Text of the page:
Last week I found myself making hash browns a few times, which is strange behavior on my part. Idaho boy that I am, potatoes are not a vegetable I crave. I got my fix growing up, when there was a baked potato at almost every dinner, and if not a baked potato then some kind of potato dish: twice-baked potatoes in a casserole, scalloped potatoes from a box mix, sour-cream mashed red bliss potatoes, et cetra. After I moved to New York I’d meet someone new, share that I grew up in Idaho, and brace myself for his or her response: “Did you grow up on a potato farm?” (I didn’t grow up on a potato farm.) Potatoes—my bête noire.
But as summer swiftly came to a close last week, I was more often than not making hash browns with dinner, and I think I figured out why. For many years, my dad would make hash browns for my brother and me before we left for school. The fridge always had a few leftover foil-wrapped baked potatoes in it, and so Dad would grate them up and fry them. (This may have also been a way to improve on his own usual breakfast of Honey Nut Cherrios.) When we came to the kitchen, showered and ready for school—we could hear the garage door cranking closed, because Dad would have just left for work—there would be two plates of hot hash browns on the counter waiting for us. Sometimes they had melted cheddar on top. We’d bastardize them with ketchup, shovel them down, and run off to catch the bus.
Then I was also remembering how at some point in September or October during those hash brown years, my mom would decide that it was time for a “guys weekend.” She’d send the three of us off with our camping gear loaded into the minivan so that she could have some quiet time with her friends for a few days. On the way out of town we’d stop at the Sunrise Café for omelets, but out at the campground breakfast always consisted of some form of hash browns. We’d eat them either as a side or as a center-of-the-plate meal, with whatever happened to be in the cooler—tomatoes, onions, peppers, salsa, scrambled eggs, some form of meat—mixed in. I haven’t been camping for ten years or so, but I’m still convinced that no food ever tastes as good as breakfast does when you’re camping.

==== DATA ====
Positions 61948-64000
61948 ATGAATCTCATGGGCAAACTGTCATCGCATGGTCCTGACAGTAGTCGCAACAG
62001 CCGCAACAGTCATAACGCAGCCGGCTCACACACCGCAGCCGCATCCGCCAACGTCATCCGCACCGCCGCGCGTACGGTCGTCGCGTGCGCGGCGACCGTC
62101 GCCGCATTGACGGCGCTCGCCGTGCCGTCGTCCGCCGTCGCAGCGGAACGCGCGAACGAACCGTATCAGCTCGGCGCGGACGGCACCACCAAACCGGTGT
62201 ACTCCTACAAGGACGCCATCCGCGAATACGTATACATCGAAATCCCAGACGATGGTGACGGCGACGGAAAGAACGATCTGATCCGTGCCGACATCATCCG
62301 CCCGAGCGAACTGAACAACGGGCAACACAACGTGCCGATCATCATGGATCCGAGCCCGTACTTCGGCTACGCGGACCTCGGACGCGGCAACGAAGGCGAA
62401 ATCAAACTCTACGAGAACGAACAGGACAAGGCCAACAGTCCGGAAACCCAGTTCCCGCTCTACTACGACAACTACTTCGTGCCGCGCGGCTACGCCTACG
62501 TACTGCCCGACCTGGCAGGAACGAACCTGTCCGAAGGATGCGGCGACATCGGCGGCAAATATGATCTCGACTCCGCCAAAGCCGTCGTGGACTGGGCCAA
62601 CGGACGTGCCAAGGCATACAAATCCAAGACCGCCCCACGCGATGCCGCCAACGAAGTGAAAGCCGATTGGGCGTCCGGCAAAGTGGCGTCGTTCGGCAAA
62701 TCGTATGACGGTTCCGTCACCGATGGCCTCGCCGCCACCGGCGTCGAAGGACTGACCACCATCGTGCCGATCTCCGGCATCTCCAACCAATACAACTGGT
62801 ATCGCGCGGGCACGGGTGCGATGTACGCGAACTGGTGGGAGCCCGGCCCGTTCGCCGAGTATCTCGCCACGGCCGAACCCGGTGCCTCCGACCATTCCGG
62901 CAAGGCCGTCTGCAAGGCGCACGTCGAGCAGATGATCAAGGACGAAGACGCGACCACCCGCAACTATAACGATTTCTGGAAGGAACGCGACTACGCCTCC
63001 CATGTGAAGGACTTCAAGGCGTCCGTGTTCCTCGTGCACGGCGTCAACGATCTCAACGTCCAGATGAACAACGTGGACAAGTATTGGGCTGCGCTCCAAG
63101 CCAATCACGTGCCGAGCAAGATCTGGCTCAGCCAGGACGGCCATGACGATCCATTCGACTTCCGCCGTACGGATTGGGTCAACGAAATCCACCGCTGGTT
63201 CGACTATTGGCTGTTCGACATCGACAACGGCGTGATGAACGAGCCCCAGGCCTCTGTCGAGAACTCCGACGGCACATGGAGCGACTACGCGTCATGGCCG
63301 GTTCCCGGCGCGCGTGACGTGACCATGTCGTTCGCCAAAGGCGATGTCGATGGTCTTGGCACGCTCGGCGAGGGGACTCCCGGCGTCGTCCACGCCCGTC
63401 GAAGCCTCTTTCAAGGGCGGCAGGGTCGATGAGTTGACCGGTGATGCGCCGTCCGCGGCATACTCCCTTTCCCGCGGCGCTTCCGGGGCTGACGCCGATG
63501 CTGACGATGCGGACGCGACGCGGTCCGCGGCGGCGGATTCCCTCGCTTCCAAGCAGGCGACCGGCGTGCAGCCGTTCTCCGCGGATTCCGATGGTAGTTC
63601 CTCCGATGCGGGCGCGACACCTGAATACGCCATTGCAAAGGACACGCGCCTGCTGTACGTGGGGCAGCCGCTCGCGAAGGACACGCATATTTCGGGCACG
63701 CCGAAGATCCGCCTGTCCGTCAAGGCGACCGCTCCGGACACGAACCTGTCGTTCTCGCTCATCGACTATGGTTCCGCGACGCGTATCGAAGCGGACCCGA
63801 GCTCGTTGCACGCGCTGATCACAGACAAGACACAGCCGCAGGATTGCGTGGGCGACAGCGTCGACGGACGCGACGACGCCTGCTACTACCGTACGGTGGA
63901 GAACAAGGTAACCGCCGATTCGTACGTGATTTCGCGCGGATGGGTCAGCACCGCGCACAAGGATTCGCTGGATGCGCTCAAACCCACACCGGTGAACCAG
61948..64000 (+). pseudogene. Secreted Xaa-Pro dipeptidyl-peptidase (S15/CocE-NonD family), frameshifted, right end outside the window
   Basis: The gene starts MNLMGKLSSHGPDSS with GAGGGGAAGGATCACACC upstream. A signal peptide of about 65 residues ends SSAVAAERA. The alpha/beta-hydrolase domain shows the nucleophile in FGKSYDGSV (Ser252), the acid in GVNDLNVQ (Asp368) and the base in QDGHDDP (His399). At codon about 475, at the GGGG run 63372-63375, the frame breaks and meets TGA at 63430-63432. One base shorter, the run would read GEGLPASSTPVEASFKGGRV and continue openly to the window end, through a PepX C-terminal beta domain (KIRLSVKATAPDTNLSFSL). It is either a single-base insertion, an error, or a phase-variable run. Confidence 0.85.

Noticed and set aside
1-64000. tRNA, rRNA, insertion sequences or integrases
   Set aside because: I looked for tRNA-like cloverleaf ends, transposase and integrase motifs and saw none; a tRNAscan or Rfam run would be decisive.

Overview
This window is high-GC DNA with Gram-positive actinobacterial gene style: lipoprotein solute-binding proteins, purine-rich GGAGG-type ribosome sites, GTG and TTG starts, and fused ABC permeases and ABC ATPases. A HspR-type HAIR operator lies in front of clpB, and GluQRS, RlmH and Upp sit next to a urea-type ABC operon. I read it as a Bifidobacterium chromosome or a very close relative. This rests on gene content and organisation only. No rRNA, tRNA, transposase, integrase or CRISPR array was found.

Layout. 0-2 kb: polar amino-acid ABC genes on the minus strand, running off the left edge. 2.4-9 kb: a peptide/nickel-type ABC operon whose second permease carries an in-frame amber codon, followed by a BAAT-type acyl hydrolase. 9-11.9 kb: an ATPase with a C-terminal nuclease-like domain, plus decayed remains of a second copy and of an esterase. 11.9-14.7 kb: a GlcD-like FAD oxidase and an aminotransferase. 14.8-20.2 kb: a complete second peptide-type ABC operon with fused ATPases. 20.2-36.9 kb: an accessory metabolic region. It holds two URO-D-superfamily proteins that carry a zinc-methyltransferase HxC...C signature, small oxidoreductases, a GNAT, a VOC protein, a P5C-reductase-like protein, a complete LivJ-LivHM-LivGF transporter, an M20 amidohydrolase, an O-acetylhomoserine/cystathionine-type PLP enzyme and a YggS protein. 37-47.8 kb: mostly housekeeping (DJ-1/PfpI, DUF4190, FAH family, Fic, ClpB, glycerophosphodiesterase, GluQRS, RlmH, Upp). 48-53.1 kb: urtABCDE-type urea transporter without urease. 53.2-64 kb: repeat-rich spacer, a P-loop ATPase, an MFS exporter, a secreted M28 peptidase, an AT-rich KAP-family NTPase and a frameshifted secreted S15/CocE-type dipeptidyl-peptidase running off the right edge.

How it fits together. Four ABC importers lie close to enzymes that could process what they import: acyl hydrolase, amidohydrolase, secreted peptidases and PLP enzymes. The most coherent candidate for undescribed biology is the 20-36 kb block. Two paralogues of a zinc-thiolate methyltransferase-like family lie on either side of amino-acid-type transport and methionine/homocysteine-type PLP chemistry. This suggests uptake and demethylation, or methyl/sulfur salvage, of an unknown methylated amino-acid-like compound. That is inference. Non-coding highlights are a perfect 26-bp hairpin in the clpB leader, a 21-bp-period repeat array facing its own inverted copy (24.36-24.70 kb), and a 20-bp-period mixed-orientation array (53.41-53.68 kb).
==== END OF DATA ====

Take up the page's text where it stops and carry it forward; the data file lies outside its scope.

So with September—and school, and camping trips, and the musty smell of dry leaves, and that pretty, syrupy, angled autumn light—officially here, hash browns must have been weighing on my subconscious. Dad makes his from potatoes that had already been baked, but baked potatoes, as I may have implied, are forbidden at my house. So mine omit that step, and in any case mine are a dinner thing, though there’s no reason you couldn’t serve them at brunch. And while Dad’s hash browns are more of a loose mass—he stirs the frying pan as he cooks them—this recipe is for hash browns that are pressed into the skillet, flipped so that they’re brown on both sides, and then sliced into wedges like pie. I’ve decided that’s how I like them, with the bottle of Sriracha within reach.
Skillet Hash Browns
Hash browns are really only good eaten fresh—I haven’t had a great time with them as leftovers. This is an easy recipe to halve if you own a small, 6-inch skillet. And for the potatoes, starchy white ones, like Idaho Russets, will produce the crispiest hash browns, but I tend to go for flavor, and enjoy using a variety.
2-1/2 tablespoons butter or olive oil
1 medium white or yellow onion, diced
1-1/2 pounds potatoes (see note above)
1/2 teaspoon Kosher salt
1/4 teaspoon freshly ground black pepper
1. Heat 1/2 tablespoon butter or oil in a heavy 10-inch skillet (a well-seasoned cast-iron one is ideal) over medium heat. Add the onion and cook until just translucent, about 7 minutes, stirring frequently to prevent burning. Off the heat and leave the onions in the pan as you proceed with the recipe.
2. Grate the potatoes directly over a large piece of cheesecloth or a tea towel. Gather them up by the corners and, moving the bundle over to the sink, squeeze out as much liquid as possible. Put the potatoes in a mixing bowl. (You want to wait to grate the potatoes until just before you use them, because they’ll turn brown as they’re exposed to the air.) Add the salt, pepper, and onions (returning the skillet to the stovetop without wiping it out), and toss with a fork to incorporate.
3. Add 1 tablespoon butter to the skillet and melt over medium heat. When the foaming subsides, add all the potatoes to the pan. Press firmly with a spatula or your hands to compress the potatoes into a big pancake. Cook for 6 to 9 minutes, without disturbing them except to carefully check the color on the bottom after 5 minutes or so. After the bottom is deeply golden brown, place a plate or platter on top of the skillet and invert it, so that the cooked side is face down on the plate and out of the skillet. Melt the remaining 1 tablespoon butter in the now-empty skillet, then slide the hash browns back in, with the browned side up. Cook for another 6 to 9 minutes, until browned on the bottom. Test for doneness of by sliding a paring knife into the center—it shouldn’t meet resistance. Invert over a plate or platter, as before, and serve hot, with ketchup, hot sauce, sriracha, whatever you fancy.